2. The purpose or goal of the thinking. Why we are attempting to figure something out and to what end. What do we hope to accomplish.
  3. The frame of reference, points of view or even world view that we hold about the issue or problem.
  4. The assumptions that we hold to be true about the issue upon which we base our claims or beliefs.
  5. The central concepts, ideas, principles and theories that we use in reasoning about the problem.
  6. The evidence, data or information provided to support the claims we make about the issue or problem.
  7. The interpretations, inferences, reasoning, and lines of formulated thought that lead to our conclusions.
  8. The implications and consequences that follow from the positions we hold on the issue or problem.

When nurses reason they use these elements of thought to figure out difficult questions and recognize that their thinking could be flawed or limited by lack of in-depth understanding of the problem at issue therefore, they critically monitor their thinking to ensure that their thinking meets the standards for intellectual thought.

In summary, as a critical thinker, I am able to figure out by reading or listening critically what nurse scholars believe about nursing and on what basis nurses act as they practice nursing. To do this I must clearly comprehend the thinking of another person by figuring out the logic of their thinking. I must comprehend clearly the thinking of myself by figuring out my own thoughts on the subject at hand. Finally, I must use intellectual standards to evaluate my thinking and the thinking of others on a given problem such that I can come to a defensible, well reasoned view of the problem and therefore, know what to believe or do in a given circumstance. To do this I must be committed to developing my mind as a self-directed, independent critical thinker. I must value above all else the intellectual traits and habits of thought that critical thinkers possess.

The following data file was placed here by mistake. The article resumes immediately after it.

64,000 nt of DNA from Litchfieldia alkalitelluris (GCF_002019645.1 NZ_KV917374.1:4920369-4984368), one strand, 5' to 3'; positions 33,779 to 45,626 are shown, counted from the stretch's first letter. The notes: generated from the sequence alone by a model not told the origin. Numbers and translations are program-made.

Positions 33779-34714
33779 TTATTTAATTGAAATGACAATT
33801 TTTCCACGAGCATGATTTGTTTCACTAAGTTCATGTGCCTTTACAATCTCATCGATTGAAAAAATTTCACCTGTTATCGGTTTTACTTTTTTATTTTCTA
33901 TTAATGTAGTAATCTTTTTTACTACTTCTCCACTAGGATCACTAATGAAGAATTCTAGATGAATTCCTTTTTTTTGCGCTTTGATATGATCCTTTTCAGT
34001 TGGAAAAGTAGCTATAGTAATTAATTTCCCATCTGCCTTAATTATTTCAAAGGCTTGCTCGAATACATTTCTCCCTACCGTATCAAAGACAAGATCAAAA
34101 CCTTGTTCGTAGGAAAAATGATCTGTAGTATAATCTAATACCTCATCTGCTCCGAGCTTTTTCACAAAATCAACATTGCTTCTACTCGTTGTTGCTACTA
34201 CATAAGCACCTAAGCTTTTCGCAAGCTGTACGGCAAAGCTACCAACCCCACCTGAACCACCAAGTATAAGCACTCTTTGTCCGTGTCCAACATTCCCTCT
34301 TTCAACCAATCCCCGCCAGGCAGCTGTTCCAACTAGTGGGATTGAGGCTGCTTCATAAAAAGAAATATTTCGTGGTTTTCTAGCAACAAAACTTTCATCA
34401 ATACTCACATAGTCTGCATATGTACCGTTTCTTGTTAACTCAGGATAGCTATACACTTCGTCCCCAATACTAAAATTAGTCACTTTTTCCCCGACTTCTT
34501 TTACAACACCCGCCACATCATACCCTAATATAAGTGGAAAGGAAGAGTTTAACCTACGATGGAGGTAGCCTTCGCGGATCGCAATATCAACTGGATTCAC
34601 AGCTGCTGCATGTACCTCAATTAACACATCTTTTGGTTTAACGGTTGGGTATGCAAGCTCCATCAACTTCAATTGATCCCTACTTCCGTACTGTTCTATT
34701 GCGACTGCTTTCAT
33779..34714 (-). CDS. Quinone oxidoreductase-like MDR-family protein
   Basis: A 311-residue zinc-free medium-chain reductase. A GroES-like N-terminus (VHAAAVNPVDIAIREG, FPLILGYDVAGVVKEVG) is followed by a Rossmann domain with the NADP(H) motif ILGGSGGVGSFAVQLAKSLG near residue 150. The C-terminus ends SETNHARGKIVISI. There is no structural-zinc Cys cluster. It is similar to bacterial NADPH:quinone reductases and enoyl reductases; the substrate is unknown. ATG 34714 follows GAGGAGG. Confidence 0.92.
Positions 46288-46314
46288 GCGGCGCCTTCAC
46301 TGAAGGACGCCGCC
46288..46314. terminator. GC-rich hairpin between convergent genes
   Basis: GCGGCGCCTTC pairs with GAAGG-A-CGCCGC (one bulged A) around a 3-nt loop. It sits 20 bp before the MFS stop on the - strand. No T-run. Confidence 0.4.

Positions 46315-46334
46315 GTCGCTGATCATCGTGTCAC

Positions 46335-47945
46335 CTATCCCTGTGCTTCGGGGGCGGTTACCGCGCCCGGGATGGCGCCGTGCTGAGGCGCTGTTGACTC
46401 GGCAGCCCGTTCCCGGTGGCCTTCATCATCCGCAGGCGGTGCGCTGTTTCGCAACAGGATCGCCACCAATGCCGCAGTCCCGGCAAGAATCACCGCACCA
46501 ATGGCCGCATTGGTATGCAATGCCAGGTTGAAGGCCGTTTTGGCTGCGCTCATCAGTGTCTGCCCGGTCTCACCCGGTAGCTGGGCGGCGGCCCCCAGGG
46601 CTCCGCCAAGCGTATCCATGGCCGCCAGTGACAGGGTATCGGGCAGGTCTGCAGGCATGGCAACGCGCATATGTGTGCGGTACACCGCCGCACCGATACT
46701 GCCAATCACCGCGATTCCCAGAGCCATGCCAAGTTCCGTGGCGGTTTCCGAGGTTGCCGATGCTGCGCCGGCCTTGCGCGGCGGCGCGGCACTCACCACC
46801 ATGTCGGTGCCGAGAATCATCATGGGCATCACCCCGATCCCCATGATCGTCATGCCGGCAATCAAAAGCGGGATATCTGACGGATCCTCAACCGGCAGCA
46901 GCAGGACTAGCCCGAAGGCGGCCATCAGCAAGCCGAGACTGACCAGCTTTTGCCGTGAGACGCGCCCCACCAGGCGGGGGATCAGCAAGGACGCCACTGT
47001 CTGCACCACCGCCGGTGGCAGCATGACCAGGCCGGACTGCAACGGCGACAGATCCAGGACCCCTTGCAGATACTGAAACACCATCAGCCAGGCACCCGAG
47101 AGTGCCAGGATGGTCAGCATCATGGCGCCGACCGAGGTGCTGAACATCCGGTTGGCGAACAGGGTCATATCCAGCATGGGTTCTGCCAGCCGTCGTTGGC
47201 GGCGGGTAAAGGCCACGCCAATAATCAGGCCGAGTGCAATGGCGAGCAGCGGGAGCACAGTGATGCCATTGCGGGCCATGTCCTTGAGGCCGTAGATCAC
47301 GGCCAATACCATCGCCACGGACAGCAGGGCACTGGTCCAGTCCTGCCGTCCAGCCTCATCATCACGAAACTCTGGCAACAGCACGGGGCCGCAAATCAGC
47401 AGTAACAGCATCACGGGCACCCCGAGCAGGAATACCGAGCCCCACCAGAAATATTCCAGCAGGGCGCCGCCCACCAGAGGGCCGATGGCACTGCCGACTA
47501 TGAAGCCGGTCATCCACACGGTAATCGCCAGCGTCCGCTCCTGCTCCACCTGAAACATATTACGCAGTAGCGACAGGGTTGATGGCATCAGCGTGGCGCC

Intellectual Traits and Habits of Thought

To develop as a critical thinker one must be motivated to develop the attitudes and dispositions of a fair-minded thinker. That is, one must be willing to suspend judgments until one truly understands another point of view and can articulate the position that another person holds on an issue. Nurses come to reasoned judgments so that they can act competently in practice. They continually monitor their thinking; questioning and reflecting on the quality of thinking occurring in how they reason about nursing practice. Sloppy, superficial thinking leads to poor practice.

Critical inquiry is an important quality for safe practice. Nurses must pose questions about practice and be willing to attempt to seek answers about practice. Nurses must be willing to attempt to seek answers to the difficult questions inherent in practice, as well as the obvious. Question posing presupposes intellectual humility and a willingness to admit to one's areas of ignorance as well as, intellectual curiosity and perseverance and willingness to seek answers. Critical thinkers in nursing are truth seekers and demonstrate open-mindedness and tolerance for others' views with constant sensitivity to the possibility of their own bias.

Nurse's who are critical thinkers value intellectually challenging situations and are self-confident in their well reasoned thoughts. To reason effectively, nurses have developed skills and abilities essential for sound reasoning.


Critical Thinking Skills and Abilities

Critical thinkers in nursing are skilful in applying intellectual skills for sound reasoning. These skills have been defined as information gathering, focusing, remembering, organizing, analyzing, generating, integrating and evaluating (Registered Nurse's Association of British Columbia, 1990). The focus of classroom and clinical activities is to develop the nurse's understanding of scholarly, academic work through the effective use of intellectual abilities and skills. As you encounter increasingly more complex practice situations you will be required to think through and reason about nursing in greater depth and draw on deeper, more sophisticated comprehension of what it means to be a nurse in clinical practice. Nursing is never a superficial, meaningless activity. All acts in nursing are deeply significant and require of the nurse a mind fully engaged in the practice of nursing. This is the challenge of nursing; critical, reflective practice based on the sound reasoning of intelligent minds committed to safe, effective client care.